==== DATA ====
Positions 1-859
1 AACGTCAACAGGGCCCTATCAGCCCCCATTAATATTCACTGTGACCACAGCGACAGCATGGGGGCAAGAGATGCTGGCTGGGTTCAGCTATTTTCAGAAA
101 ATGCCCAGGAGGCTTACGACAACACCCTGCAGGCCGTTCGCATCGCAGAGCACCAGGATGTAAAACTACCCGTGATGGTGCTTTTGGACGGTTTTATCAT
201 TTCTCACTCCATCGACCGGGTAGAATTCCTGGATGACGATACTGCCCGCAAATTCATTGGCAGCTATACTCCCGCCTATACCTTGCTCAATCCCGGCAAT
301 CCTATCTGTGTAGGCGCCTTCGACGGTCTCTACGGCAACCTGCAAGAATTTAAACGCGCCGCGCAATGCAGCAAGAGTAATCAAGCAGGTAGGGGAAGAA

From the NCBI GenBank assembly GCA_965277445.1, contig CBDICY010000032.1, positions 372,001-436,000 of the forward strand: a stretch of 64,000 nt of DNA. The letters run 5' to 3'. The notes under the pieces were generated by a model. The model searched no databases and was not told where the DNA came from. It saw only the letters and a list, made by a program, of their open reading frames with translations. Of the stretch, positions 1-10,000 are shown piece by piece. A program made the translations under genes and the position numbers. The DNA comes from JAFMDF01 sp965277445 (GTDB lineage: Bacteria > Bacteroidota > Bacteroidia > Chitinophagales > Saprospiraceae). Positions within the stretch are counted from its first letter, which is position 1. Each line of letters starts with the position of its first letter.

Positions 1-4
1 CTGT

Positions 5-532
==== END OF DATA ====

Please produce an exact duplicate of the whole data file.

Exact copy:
Positions 1-859
1 AACGTCAACAGGGCCCTATCAGCCCCCATTAATATTCACTGTGACCACAGCGACAGCATGGGGGCAAGAGATGCTGGCTGGGTTCAGCTATTTTCAGAAA
101 ATGCCCAGGAGGCTTACGACAACACCCTGCAGGCCGTTCGCATCGCAGAGCACCAGGATGTAAAACTACCCGTGATGGTGCTTTTGGACGGTTTTATCAT
201 TTCTCACTCCATCGACCGGGTAGAATTCCTGGATGACGATACTGCCCGCAAATTCATTGGCAGCTATACTCCCGCCTATACCTTGCTCAATCCCGGCAAT
301 CCTATCTGTGTAGGCGCCTTCGACGGTCTCTACGGCAACCTGCAAGAATTTAAACGCGCCGCGCAATGCAGCAAGAGTAATCAAGCAGGTAGGGGAAGAA

From the NCBI GenBank assembly GCA_965277445.1, contig CBDICY010000032.1, positions 372,001-436,000 of the forward strand: a stretch of 64,000 nt of DNA. The letters run 5' to 3'. The notes under the pieces were generated by a model. The model searched no databases and was not told where the DNA came from. It saw only the letters and a list, made by a program, of their open reading frames with translations. Of the stretch, positions 1-10,000 are shown piece by piece. A program made the translations under genes and the position numbers. The DNA comes from JAFMDF01 sp965277445 (GTDB lineage: Bacteria > Bacteroidota > Bacteroidia > Chitinophagales > Saprospiraceae). Positions within the stretch are counted from its first letter, which is position 1. Each line of letters starts with the position of its first letter.

Positions 1-4
1 CTGT

Positions 5-532